Mary this might be what you want. It’s an time series animation and shows that cold water devoloping around Meso America .

    http://www.cdc.noaa.gov/map/clim/sst_olr/sst_anim.shtml

  16. TerryS (06:11:06): Thanks
    I user: Cut the area and weigh
    I think the blue win:
    Result: -0.2ºC. (Poor)

    mercator projection
    Greenland is presented as having roughly as much land area as Africa, when in fact Africa’s area is approximately 14 times that of Greenland.
    Alaska is presented as having similar or even slightly more land area than Brazil, when Brazil’s area is actually more than 5 times that of Alaska.
    Finland appears with a greater north-south extent than India, although India’s is the greater.
    Wiki.

    NOAA 03/09/2009 ……….NOAA 03/02/2009
    Niño 4……. -0.6ºC…………Niño 4………. -0.6ºC
    Niño 3.4…. -0.6ºC…………Niño 3.4……..-0.5ºC
    Niño 3…….. -0.7ºC………..Niño 3………..-0.3ºC
    Niño1+2…… 0.3ºC………..Niño1+2…….. 0.4ºC

  17. TerryS: Am I missing something from another thread? At the top of this one, Fernando reported on the ONI value for December through February, which is the average of the monthly (Dec, Jan, Feb) SST anomalies for the NINO3.4 region (5N-5S, 170W-120W). How could sea ice have any bearing on your calculation of equatorial Pacific SST anomalies?

  18. It seems that we will have several la Ninas ahead, all data appeared up to now in WUWT points to that scenario. PDO will be there for 22 years more, the sun still having a long nap, Livingston and Penn waiting for spots to disappear by 2015 or before, sun itself doing small rounds around barycenter, etc.
    It seems that from the last big el Nino in 1998 the sea has been losing its heat.
    But, the question again arises (because it is really difficult to make forecasts but easier to analyze past events): What did it happen, around, taking into account a time lag of 6 years, say,in 1991-92?

  19. Bob Tisdale,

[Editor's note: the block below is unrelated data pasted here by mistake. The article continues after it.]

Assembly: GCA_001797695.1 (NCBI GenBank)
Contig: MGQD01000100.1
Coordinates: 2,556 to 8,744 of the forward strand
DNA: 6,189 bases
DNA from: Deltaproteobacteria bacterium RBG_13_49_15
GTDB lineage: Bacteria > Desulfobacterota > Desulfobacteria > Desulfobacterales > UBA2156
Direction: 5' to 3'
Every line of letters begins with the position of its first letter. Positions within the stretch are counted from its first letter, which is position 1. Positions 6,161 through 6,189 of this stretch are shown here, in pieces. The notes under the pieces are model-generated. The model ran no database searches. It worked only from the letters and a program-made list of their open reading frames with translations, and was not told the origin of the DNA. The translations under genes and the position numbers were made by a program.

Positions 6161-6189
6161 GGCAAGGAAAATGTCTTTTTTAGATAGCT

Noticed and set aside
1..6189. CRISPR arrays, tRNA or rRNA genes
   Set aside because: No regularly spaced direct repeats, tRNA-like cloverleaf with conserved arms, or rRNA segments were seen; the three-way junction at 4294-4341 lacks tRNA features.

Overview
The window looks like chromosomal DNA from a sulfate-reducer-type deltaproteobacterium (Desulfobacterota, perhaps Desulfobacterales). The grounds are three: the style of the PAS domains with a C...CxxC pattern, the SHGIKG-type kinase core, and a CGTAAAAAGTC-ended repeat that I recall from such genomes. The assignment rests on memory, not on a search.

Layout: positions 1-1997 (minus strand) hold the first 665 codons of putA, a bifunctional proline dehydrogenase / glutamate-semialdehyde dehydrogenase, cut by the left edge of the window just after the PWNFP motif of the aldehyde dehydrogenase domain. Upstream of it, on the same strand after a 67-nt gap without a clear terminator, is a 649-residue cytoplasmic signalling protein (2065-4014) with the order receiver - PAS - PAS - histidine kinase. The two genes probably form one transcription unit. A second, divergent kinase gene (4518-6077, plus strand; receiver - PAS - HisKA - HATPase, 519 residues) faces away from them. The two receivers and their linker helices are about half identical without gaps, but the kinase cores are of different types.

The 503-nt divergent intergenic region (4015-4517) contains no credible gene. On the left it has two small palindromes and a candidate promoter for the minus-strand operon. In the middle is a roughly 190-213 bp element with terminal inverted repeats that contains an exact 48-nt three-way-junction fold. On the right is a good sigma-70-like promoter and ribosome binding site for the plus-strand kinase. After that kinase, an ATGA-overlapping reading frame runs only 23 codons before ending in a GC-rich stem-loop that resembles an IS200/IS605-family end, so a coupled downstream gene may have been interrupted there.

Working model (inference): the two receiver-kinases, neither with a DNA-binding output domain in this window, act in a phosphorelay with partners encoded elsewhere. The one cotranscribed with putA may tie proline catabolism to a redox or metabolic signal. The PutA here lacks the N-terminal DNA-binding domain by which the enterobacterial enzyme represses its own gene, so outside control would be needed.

I enjoy perusing your website during my lunch period. However, FYI, images from tinypic.com are blocked by corporate firewalls in my company and possibly others. I’ve also had a similar problem with WUWT from time to time albeit not as often.

    Thanks for all the great work on ENSO driving climate variation!

  20. The problem I have with this type of color coded map is that it does not indicate what the anomoly is based on. For instance, there is no way the waters around Florida are cooler than the waters around Long Island. I realize that the map does not indicate temperature but the + or – from an “average” temperature for that particular area. But there is no indication of what the average is for each area or what time frame they are using to get the average temperature to base the anomoly on. Or perhaps I missed that.

  21. Bob Tisdale

    Glad you popped in. There have been a lot quires SSTs. I like doing my own charts but some times it’s hard to keep and analysis is not my strong point.

    Your blog is an excellent resource for all regardless of experience. Thank you for the work you do.

  22. Bob Tisdale (07:17:44) :

    Thank you. Look forward to you next examination of the Barents Sea anomaly.

  23. Re: Bob Tisdale (08:25:40) :

    I was bored and had some spare time in work so I assigned each colour in the graphic a temperature value, added them all up and divided by the number of pixels (excluding ice, land and legend pixels) and came up with the average. Its probably the wrong way to do it since the area of each pixel isn’t the same but I thought I’d give a go.

  24. I removed all of the -0.5-+0.5 pixels, and corrected for latitudinal distortion. Below normal pixels are about 20% of the map area, and above normal pixels are about 10%.

    The reason for removing those +/-<0.5 pixels is that they are too close to “normal” since no one really knows what normal is within that precision. Should a measurement at +0,01 be marked as yellow?

  25. TerryS: I understand what you are doing.